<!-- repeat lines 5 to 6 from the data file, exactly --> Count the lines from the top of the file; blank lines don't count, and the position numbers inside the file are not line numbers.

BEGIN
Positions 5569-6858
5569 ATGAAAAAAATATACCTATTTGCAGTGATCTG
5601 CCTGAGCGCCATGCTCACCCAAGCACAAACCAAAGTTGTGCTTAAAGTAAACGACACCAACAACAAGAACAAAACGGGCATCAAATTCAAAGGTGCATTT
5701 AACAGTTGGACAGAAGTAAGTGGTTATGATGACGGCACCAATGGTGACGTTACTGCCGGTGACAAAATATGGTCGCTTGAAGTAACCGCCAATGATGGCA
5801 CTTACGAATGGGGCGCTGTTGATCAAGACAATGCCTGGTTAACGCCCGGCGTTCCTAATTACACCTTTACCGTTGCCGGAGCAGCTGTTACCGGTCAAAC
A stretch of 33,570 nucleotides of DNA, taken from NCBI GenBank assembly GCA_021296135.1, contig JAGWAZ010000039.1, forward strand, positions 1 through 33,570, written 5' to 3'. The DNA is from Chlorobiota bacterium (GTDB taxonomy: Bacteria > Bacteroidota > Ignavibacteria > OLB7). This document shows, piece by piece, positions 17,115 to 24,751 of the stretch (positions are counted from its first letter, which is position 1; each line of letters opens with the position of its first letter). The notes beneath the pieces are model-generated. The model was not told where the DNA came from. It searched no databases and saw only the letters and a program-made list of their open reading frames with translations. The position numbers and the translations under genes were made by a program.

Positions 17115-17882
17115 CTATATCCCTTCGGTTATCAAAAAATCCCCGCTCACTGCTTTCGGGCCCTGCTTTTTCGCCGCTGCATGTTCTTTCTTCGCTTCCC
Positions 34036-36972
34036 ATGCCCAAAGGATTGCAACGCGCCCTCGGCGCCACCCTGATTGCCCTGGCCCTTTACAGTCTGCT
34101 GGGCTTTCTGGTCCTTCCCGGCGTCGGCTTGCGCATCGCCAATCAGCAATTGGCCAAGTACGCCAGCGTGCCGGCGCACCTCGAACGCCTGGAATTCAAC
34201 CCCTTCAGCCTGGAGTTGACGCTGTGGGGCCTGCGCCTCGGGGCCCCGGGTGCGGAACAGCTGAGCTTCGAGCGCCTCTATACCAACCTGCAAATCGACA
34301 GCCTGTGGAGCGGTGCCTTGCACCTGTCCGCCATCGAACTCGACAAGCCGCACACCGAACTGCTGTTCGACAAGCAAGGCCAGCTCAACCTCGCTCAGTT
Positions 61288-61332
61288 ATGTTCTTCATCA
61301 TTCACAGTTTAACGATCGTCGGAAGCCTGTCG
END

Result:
5801 CTTACGAATGGGGCGCTGTTGATCAAGACAATGCCTGGTTAACGCCCGGCGTTCCTAATTACACCTTTACCGTTGCCGGAGCAGCTGTTACCGGTCAAAC
A stretch of 33,570 nucleotides of DNA, taken from NCBI GenBank assembly GCA_021296135.1, contig JAGWAZ010000039.1, forward strand, positions 1 through 33,570, written 5' to 3'. The DNA is from Chlorobiota bacterium (GTDB taxonomy: Bacteria > Bacteroidota > Ignavibacteria > OLB7). This document shows, piece by piece, positions 17,115 to 24,751 of the stretch (positions are counted from its first letter, which is position 1; each line of letters opens with the position of its first letter). The notes beneath the pieces are model-generated. The model was not told where the DNA came from. It searched no databases and saw only the letters and a program-made list of their open reading frames with translations. The position numbers and the translations under genes were made by a program.